Convention for Democracy in Iran, Paris, June 22, 2013 - Thank you, thank you very much. It's a great pleasure to be here with you today. I want to address the ongoing question of the Iranian nuclear weapons program and the reaction in the West to the election of Hassan Rowhani as president.
Unfortunately, many in the United States, including our administration and many in Western Europe, have interpreted Rowhani's election as indicating that there's a new chance to negotiate with the regime over the nuclear weapons program.
This is false. It's delusional. It's dangerous. And in fact, we know from Rowhani's own mouth that his experience as the regime's chief nuclear negotiator from 2003 to 2005, was a long record of deceit, deception and delay.
And the circumstances that the regime faced then were critical because it had run into enormous technical difficulties at the Iranian conversion facility at Esfahan and further difficulties at uranium enrichment, and strategically the United States and its NATO allies had just overthrown the Taliban regime in Afghanistan and the United States and its coalition partners had just overthrown Saddam Hussein so that on both the eastern and the western borders the regime faced Western forces and it feared that the technical difficulties it faced and the political environment it lived in was inauspicious to say the least.
So the regime came up with a device that it has used successfully for ten years, which is to dangle in front of the gullible West the idea that the regime would renounce nuclear weapons but would be allowed to continue its uranium enrichment programs.
This has been a successful tool to negotiate with successive regimes in Europe and the United States. What the regime has done, what Rowhani confessed to in 2006 when he left the chief negotiator's job and what he repeated just a few weeks ago in the last debate in Iran was that their entire diplomatic strategy during his period as the chief negotiator was a ruse and that he had duped the Europeans and the Americans to get what a nuclear proliferators needs more than anything else, and that's time.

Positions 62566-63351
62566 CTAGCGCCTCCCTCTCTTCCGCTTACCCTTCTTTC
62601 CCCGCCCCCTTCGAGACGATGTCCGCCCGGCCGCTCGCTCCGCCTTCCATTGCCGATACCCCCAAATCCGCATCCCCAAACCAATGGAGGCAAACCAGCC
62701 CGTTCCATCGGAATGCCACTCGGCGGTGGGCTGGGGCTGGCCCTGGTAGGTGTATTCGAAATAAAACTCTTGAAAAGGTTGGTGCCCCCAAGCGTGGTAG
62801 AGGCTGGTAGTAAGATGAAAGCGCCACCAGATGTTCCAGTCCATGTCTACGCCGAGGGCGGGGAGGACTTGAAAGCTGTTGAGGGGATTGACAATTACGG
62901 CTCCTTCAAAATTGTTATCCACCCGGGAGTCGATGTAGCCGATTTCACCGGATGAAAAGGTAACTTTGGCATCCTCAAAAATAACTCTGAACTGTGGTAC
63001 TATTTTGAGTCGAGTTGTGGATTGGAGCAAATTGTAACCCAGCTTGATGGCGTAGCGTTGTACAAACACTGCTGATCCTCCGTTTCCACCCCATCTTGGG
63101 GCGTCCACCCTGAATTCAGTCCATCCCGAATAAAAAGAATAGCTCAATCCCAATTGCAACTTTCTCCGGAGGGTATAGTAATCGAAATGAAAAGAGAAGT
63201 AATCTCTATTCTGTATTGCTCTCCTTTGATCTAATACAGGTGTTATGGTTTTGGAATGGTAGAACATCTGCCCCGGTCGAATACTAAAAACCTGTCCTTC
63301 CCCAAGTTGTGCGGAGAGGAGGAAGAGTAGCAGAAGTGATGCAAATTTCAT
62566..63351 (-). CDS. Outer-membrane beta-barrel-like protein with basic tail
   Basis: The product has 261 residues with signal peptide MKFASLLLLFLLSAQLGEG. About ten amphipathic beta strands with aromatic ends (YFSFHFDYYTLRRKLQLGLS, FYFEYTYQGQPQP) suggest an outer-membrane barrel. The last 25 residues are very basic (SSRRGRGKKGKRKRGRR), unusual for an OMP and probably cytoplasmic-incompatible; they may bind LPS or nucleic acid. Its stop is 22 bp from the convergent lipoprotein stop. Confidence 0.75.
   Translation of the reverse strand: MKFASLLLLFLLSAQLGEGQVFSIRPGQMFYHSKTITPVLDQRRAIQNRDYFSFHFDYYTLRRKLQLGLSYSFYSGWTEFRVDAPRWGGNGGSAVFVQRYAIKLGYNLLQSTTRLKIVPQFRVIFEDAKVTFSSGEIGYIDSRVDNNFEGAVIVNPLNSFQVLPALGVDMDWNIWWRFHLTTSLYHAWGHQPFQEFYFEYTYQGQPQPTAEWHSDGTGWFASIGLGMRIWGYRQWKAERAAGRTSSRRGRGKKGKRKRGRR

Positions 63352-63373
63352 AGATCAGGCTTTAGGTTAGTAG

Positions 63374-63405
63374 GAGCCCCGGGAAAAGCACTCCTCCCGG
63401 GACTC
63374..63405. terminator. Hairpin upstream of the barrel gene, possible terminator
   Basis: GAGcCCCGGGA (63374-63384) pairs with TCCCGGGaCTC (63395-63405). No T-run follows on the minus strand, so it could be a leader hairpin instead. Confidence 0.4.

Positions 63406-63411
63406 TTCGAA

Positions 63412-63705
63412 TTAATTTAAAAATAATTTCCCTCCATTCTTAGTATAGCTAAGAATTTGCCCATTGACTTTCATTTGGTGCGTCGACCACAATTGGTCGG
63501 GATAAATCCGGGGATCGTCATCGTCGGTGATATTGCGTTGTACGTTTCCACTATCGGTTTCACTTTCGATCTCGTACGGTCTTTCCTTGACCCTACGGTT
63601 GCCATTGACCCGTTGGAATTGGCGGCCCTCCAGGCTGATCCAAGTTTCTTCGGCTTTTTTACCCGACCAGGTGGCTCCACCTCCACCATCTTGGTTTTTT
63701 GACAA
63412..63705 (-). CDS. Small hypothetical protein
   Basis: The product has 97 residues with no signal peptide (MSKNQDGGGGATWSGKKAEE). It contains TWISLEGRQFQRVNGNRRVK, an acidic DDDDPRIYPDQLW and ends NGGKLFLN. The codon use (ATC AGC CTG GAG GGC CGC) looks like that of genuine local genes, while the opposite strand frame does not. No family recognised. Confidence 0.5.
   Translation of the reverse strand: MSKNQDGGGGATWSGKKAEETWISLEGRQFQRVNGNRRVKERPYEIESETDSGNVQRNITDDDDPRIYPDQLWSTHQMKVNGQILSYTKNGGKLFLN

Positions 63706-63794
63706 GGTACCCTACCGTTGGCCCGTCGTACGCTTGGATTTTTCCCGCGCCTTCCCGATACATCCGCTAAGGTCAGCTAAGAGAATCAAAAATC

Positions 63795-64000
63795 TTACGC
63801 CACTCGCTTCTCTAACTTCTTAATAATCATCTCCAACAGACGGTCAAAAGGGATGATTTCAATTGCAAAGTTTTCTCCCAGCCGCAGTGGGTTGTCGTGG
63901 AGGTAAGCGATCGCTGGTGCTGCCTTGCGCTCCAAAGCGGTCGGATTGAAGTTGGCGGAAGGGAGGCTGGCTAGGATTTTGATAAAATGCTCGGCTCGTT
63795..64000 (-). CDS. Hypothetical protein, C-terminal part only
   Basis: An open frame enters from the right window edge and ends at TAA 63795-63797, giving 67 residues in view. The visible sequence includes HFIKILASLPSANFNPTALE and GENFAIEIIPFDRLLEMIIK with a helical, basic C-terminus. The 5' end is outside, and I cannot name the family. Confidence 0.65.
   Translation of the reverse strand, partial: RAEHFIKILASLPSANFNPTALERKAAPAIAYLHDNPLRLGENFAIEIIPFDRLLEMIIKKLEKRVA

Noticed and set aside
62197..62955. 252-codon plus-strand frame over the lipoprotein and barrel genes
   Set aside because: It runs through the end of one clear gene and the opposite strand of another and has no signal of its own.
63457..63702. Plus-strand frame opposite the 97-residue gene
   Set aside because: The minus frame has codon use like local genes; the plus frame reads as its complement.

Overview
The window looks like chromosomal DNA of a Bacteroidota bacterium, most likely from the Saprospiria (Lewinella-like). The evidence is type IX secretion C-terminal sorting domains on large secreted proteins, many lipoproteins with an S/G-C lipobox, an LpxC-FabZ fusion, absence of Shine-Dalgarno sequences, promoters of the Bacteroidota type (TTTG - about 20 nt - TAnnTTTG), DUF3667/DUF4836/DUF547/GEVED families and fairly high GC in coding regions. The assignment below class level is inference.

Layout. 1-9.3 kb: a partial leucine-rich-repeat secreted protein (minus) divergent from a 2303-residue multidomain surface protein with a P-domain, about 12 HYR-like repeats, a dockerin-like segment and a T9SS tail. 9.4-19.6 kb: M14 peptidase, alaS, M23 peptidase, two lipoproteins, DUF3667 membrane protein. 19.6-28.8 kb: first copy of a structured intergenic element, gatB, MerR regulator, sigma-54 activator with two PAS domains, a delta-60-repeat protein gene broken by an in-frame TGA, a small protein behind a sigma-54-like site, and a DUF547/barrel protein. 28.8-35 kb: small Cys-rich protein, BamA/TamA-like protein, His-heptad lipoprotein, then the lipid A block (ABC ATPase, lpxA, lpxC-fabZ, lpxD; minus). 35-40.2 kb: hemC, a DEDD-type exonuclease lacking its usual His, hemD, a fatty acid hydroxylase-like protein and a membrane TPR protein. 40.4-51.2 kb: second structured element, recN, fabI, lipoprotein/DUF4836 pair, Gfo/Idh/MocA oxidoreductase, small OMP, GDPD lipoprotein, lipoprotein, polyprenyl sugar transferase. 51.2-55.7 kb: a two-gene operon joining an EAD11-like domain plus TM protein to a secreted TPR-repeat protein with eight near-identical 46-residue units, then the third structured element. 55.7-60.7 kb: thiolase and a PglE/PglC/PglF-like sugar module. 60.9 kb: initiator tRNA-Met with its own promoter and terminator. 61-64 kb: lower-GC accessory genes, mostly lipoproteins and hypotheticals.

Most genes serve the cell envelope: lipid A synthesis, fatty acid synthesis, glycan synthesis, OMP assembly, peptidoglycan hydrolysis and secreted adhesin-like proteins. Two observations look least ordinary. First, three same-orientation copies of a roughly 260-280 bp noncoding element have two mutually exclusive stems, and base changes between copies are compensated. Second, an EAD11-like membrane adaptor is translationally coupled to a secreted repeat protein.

Time to overcome the difficult scientific and technological challenges that stand in the would-be proliferator's way.
We can predict with a near absolute certainty that with Rowhani as president, as he did from 2003 to 2005 by taking Khamenei's direction, more efforts will be made to induce the West to believe that the uranium enrichment program is being suspended. Because now the regime wants to break the Western sanctions that have caused so much economic difficulty inside Iran but which have not slowed down the nuclear weapons program in the slightest.
I think this is a time of maximum vulnerability for the West, for the people of Iran, for all of those who don't want this regime to have nuclear weapons. If we fall for the same line that Rowhani peddled successfully ten years ago, we will find that the regime has nuclear weapons in very short order.
The answer, of course, the only answer is that the policy of the West, and in particular the United States, has to be not to negotiate with Rowhani but to overthrow Rowhani.
The United States and others should provide tangible assistance to the Iranian opposition. We should take care that the regime is not able to use it for its own propaganda purposes, but make no mistake the only long-term solution to the regime's effort to get nuclear weapons is to change the regime.
We have the capability to do it. Everybody in this room knows the regime is unpopular. Now is the time not to bend to the regime, not to fall for their lies once again, but to adopt a policy of changing the regime in Tehran.
Thank you very much.
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